Nutrition is the foundation of health for animals—the dictum ‘you are what you eat’ applies just as much to animals as it does to humans. If you’ve made the decision to welcome a pet into your life, then you need to ensure that you know exactly what they need to eat in order to enjoy a healthy lifestyle.
Of course, every animal is different. You can’t feed a rabbit what you’d feed a dog and expect to get the same nutritional results. So, in the interests of giving every pet the healthy diet they deserve, we’ve put together a guide on what to feed your pet.
If you’re a lover of our aquatic friends, you need to ensure that you’re filling their aquarium with all the nutrients they need. Every fish has slightly different dietary requirements, but a good rule of thumb is to ensure your fish has a diet rich in protein and fibre and low in fat and phosphorous.
You need to remember that some fish are carnivores, while others are herbivores. Their predilection to meat or plants, as well as their age, has an impact on how much protein they need. Herbivores require a much lower amount of protein in their diet when compared to carnivorous fish. In general, the smaller the fish the higher the protein requirements are.
Smaller fish also need to be fed more frequently compared to larger fish due to their faster metabolisms.
When it comes to rabbits, food should be constantly available, and hay should make up 80% to 90% of your rabbit’s diet—Timothy or Oaten hay are the most common. It is best to avoid certain types of hay, including lucerne or alfafa hay as it is too high in protein and calcium.
In addition to hay, rabbits should be fed a variety of leafy greens. However, the intake of other vegetables should be limited, and fruit should only be offered as a treat every once in a while.
Rabbits also drink lots of water for their size! So make sure that their water bottle is topped up and changed frequently.
While we don’t recommend feeding your rabbit pellets, if you do decide to give these to your rabbit, please do so in very small quantities only.
As herbivores guinea pigs love to graze all day. A constant supply of grass or grass hay, as well as liberal amounts of fresh leafy green vegetables and herbs like broccoli and parsley will also help to give your guinea pig the nutrients they deserve. It’s a good idea to give your guinea pig a vitamin C supplement too, as guinea pigs can have trouble absorbing vitamin C from food.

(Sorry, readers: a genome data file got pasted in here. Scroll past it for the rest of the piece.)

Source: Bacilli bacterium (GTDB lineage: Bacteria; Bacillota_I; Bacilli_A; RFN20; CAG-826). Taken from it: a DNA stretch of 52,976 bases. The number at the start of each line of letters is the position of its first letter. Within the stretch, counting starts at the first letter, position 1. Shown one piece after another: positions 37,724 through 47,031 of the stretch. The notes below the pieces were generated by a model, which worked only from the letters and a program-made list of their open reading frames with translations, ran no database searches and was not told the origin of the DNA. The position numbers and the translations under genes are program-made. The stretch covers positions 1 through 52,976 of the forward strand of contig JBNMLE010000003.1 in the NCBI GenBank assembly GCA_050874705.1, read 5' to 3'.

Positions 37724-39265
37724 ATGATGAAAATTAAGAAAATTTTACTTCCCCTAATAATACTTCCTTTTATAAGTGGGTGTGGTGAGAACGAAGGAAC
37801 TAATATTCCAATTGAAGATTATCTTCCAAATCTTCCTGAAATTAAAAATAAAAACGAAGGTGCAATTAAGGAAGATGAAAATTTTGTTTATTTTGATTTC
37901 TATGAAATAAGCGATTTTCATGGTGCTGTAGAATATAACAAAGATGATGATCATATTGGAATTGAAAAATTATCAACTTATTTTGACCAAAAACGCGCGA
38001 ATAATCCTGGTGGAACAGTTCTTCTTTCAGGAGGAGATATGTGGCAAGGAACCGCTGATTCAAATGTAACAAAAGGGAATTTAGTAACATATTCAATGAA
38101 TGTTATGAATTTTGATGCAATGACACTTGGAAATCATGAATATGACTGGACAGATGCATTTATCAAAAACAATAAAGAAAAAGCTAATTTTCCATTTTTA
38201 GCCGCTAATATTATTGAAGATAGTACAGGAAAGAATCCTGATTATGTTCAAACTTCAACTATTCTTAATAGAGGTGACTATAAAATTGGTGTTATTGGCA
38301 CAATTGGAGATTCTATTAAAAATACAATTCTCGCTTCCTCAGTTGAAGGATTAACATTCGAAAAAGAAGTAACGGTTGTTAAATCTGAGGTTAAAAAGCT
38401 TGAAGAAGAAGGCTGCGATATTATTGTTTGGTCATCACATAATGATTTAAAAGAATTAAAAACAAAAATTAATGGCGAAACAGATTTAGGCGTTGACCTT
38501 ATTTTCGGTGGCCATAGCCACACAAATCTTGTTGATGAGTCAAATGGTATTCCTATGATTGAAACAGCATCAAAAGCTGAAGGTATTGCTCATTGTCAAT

When it comes to birds, you need to classify them by their diet and then choose the most appropriate food based on this classification. You should ask your vet or bird breeder whether your pet is a florivore, granivore, frugivore, omnivore or a nectarivore.
If your pet is florivore, such as a red-faced parrot finch, they are quite adapatable to different diets—they will eat just about any type of seed, fruit or live food. Their diets should contain regular greens and a basic seed mix.
If it is a granivore, such as a cockatiel, variety is key. You should be feeding them pellets or seed—it doesn’t really matter—but they should also be offered vegetables and fruit.
A frugivore, such as a blue-throated macaw, needs a diet of mostly fruit and flowers.
An omnivore like a cockatoo should feed on seeds, fruits as well as insects. We also recommend a fresh pellet mix with the correct balance of nutrients. Cockatoos will pick out the seed of their choice if offered a free mix, which can result in nutritional deficiencies.
And a nectarivore, like a lorikeet, needs a diet rich in nectar and pollen as well as some insects and seeds.
Just like their oviparous friends, a reptile’s diet is largely based on its classification. An insectivore, like a gecko, will thrive on a diet based on live insects. You should also ensure that you purchase crickets and worms from pet stores that have been pre-fattened to give your reptile the nutrients they need.
Herbivores, like iguanas, do well on a diet full of fruit, green vegetables and dry food. The key for herbivores is variety, so don’t get bogged down into serving up one style of vegetable. Omnivores, like turtles, love a mixed diet of veggies, bugs as well as small animals and fish.
Carnivores, like snakes, need fresh, warm-blooded animals like mice and rats. You should only feed them store-bought mice and rats as there are enormous risks of infection if they feed on vermin. Remember not to feed your carnivorous reptile any mice and rats that are too big or they could actually harm your pet during the feeding process.
Cats and Dogs
As the most common of our domestic friends, we felt as though both cats and dogs deserved an entire article to be devoted to their nutritional needs. So read our What Sort of Dog Food is Best For My Pooch and What Sort of Food Is Best For My Cat blogs to learn all the tricks behind keeping your kittens and cat, and puppies and pooches in tip-top shape.
The thing that all animals have in common is that the best diet for them is a diet that mimics what they would eat in the wild with a slight domestic slant. The wonder that is evolution has informed the way their bodies react to foods and, in turn, they will respond best to the types of food to which natural evolution responded best.
If you keep your pet’s food as natural as possible, you’ll go a long way towards creating a happy, healthy and long-living pet. And, if you’re ever in doubt, simply ask the advice of your vet.